Today on Public Discourse, Sherif Girgis (co-author of What is Marriage? One Man, One Woman: A Defense) argues that we need to reason about what marriage is--to understand its essential features and why the state has an interest in promoting them--before we can craft sound marriage law:
Everyone has blind spots. It is philosophy’s ambition to cure these by canceling them out, through dialogue and scrutiny of assumptions. But even academic philosophy has its dogmas. One current example is support for same-sex marriage: To question it is to be anathematized by those occupationally averse to anathemas.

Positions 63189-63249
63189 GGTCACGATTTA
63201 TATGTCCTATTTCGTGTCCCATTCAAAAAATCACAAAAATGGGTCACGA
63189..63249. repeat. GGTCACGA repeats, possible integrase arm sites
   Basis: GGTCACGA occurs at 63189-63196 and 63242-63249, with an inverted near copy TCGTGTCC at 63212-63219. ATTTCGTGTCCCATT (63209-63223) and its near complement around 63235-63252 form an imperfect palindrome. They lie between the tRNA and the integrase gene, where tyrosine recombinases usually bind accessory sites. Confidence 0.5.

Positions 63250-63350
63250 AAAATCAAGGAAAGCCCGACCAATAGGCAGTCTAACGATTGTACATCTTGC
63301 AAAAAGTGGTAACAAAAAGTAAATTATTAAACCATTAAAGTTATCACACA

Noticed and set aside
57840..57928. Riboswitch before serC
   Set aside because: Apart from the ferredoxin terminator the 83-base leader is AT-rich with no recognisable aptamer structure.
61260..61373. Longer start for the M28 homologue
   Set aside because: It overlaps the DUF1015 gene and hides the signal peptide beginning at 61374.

So I was both pleased that Alex Worsnip reviewed my co-authored book What Is Marriage? Man and Woman: A Defense, and unsurprised that he misunderstood it. My former classmate in Oxford’s philosophy master’s (B.Phil.) program, Worsnip is sharp and serious about arguments, and consistently blind to arguments of certain sorts.